At the time the circular was issued, Sayrafa’s posted rate was LL22,700 to the dollar, compared with a market rate of LL28,000. A year later, the gap is even more glaring: LL30,800 to the dollar on Sayrafa yesterday, while the market now peaks at over LL43,000.
Because of the difference between these two rates, the mechanism set up by Circular No. 161 acts, ultimately, as a means of subsidizing the purchase of dollars by companies and individuals.
Taking into account the above-mentioned figures, the text allows the holder of a bank account to obtain dollars at a rate lower than the market rate, with the possibility of making a capital gain through the exchange: a 100-dollar bill exchanged at LL43,000 is equal to LL4.3 million.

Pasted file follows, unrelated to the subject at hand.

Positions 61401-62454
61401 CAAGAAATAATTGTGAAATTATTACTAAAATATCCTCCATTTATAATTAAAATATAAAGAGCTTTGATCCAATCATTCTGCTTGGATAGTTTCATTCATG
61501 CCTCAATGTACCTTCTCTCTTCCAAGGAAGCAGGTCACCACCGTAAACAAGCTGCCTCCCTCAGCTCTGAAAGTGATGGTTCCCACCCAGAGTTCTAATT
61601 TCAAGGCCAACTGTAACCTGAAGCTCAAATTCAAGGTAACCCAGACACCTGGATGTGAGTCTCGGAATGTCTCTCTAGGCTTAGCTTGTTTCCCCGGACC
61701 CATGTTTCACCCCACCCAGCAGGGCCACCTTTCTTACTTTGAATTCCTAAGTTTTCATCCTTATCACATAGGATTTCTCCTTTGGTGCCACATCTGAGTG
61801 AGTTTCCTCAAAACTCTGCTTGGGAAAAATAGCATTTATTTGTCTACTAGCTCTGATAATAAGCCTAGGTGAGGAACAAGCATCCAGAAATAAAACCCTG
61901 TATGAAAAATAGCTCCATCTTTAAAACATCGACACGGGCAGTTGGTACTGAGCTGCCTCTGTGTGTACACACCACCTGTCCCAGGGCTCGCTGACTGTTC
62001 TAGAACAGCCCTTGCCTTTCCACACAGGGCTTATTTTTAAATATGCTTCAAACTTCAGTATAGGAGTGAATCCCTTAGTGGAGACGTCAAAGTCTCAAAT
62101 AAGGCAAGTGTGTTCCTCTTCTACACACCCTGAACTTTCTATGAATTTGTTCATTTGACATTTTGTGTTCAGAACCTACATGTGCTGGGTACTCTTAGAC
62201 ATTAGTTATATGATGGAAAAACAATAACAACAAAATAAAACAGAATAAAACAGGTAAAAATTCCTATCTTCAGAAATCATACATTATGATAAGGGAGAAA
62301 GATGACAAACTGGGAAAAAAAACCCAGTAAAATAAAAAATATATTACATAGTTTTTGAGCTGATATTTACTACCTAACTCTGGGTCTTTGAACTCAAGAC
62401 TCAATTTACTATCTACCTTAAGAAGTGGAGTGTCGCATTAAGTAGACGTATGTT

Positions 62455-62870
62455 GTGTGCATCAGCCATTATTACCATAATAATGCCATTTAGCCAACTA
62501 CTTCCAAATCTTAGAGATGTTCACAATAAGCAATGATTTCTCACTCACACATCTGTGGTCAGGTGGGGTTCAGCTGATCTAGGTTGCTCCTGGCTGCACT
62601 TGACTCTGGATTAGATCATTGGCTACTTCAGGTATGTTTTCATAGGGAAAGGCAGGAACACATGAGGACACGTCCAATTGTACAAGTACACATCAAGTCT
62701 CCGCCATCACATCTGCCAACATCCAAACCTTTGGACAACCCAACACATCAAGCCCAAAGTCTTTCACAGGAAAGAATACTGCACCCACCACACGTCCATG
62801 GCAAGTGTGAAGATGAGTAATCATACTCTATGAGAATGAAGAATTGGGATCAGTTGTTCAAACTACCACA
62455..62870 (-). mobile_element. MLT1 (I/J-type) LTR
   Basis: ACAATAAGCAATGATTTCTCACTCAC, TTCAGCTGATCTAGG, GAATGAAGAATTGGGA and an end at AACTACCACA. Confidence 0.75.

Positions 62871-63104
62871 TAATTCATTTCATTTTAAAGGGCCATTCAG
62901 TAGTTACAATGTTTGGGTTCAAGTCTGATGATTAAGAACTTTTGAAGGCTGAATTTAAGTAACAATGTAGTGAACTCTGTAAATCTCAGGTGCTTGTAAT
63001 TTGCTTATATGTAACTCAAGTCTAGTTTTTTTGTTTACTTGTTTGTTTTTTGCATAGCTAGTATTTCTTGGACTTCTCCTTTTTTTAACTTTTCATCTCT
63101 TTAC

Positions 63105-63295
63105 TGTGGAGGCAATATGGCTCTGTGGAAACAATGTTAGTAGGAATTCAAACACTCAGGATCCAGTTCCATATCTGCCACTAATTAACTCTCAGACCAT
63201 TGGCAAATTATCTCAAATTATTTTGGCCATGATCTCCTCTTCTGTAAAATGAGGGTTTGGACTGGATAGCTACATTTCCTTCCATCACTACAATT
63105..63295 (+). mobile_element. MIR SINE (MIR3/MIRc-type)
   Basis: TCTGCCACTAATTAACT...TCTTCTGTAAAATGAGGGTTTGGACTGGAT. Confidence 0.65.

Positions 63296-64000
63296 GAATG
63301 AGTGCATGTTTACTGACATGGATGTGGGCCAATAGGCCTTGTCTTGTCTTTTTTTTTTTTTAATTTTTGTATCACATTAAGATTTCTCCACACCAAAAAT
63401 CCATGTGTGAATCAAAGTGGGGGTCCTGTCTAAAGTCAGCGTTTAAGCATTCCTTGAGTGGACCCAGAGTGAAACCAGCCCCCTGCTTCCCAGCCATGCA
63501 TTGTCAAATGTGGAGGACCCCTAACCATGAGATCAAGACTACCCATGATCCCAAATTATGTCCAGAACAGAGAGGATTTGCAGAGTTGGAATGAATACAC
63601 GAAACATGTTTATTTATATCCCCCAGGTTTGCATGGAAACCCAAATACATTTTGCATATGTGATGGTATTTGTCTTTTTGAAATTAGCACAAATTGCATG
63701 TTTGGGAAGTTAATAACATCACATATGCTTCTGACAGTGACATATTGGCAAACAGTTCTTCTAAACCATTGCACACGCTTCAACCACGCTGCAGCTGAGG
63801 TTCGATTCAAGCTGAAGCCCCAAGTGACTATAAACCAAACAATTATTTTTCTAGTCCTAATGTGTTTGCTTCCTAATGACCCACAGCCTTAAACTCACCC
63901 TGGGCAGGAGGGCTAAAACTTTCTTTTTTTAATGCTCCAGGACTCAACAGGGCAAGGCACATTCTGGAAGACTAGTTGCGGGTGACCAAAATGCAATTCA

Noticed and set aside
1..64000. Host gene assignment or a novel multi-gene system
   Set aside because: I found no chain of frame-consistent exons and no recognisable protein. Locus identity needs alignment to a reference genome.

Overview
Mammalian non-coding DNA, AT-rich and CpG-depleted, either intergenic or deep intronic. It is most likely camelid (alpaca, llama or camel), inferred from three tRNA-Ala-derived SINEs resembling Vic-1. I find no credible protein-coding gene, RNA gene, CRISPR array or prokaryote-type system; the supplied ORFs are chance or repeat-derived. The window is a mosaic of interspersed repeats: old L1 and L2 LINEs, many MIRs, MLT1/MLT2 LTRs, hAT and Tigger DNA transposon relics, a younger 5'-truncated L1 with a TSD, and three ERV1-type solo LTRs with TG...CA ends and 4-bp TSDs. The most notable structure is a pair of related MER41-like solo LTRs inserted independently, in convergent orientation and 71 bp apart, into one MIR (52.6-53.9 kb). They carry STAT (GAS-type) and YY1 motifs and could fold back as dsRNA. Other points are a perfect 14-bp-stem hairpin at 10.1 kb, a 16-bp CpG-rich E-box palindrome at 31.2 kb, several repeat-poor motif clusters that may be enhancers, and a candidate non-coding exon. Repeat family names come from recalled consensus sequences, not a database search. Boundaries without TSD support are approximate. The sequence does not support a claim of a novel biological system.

However, this amount, exchanged at the Sayrafa rate of LL30,800 against the dollar, represents almost $140, which implies an instantaneous gain of about 40 percent.
This is the first time that this margin has been so high in one year. It was about 23 percent on Dec. 16, 2021, the first theoretical day of application of the circular, and then just over 15 percent six months later, before rising again.
The use of Circular No. 161 can be combined with the other measures circumventing banking restrictions. Among them is Circular No. 151, which allows the conversion and withdrawal of bank dollars into lira at a rate currently set at LL8,000 against the dollar. This is on top of Circular No. 158, which allows monthly withdrawals from accounts under restrictions of $400 in cash and the equivalent amount in lira at a rate of LL12,000 to the dollar, all under very specific conditions.